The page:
jason10mm wrote: Watched The Decline on Netflix. Canadian (french canadian) film about a survivalist getaway that goes horribly awry. First third is basically a "how to prepper guide" but it quickly devolves into a gritty no holds barred struggle for survival as (you might suspect) prepper types don't really get along well with each other when shit hits the fan.


I watched this today. A decent B movie, and it's brief. Combines the predictable with the unpredictable. 3.5 / 5
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11 May 2020 15:47 - 11 May 2020 19:23 #310187 by CranBerries
I watched Hail Caesar! last night and finished it this morning. It was kind of amusing and I enjoyed it, but I didn't really emotionally connect with anyone. It sort of felt like I was reading Don DeLillo or something. I liked it. I felt like there was more movie that had been edited out.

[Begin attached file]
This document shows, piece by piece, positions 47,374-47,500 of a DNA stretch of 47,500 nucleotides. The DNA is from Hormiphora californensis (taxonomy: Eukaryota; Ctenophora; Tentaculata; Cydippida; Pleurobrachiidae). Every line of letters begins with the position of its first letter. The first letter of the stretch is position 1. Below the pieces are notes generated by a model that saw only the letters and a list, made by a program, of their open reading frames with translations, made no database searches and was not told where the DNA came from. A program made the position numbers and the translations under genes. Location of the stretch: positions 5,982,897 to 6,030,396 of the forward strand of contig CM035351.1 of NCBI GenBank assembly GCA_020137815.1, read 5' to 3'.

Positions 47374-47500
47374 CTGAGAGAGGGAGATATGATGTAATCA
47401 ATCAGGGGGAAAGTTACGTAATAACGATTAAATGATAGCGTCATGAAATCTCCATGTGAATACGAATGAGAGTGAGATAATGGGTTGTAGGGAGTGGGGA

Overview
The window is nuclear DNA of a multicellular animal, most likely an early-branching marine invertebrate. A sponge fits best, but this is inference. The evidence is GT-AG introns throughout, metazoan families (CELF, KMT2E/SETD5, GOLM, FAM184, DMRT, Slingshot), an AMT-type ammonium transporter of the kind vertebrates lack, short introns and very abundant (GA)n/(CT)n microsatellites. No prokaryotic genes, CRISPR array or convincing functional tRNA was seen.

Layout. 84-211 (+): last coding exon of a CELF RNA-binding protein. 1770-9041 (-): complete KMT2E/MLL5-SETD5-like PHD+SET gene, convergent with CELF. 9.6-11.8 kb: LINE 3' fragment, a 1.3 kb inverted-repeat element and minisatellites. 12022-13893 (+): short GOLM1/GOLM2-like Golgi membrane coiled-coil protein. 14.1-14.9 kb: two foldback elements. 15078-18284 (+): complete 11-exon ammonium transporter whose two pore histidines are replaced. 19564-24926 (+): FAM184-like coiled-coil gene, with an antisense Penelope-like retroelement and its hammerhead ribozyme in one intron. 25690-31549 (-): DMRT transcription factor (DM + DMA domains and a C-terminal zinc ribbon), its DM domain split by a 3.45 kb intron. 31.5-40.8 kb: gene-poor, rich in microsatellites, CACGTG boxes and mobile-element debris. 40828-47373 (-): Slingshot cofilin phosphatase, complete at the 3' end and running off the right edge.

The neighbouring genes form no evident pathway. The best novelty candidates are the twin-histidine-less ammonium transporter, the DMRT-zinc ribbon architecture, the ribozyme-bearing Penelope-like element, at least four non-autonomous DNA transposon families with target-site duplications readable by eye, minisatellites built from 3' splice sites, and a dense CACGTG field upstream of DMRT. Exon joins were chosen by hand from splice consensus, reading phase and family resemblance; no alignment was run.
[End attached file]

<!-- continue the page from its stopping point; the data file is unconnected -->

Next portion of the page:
Here is a good review [New Yorker]

I've seen Fargo and liked it. What Coen brothers movie should I see next?
Last edit: 11 May 2020 19:23 by CranBerries.

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11 May 2020 16:03 #310188 by hotseatgames

CranBerries wrote: I've seen Fargo and liked it. What Cohen brothers movie should I see next?


O Brother, Where Art Thou?... and then No Country for Old Men

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11 May 2020 16:52 - 11 May 2020 16:57 #310191 by RobertB
Follow those two up with Raising Arizona and either Miller's Crossing or Blood Simple.
Last edit: 11 May 2020 16:57 by RobertB.

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11 May 2020 18:33 #310194 by charlest
So many of their films are fantastic. Blood Simple doesn't get mentioned much, glad to see it recommended here.

I also think Burn After Reading is incredibly underrated.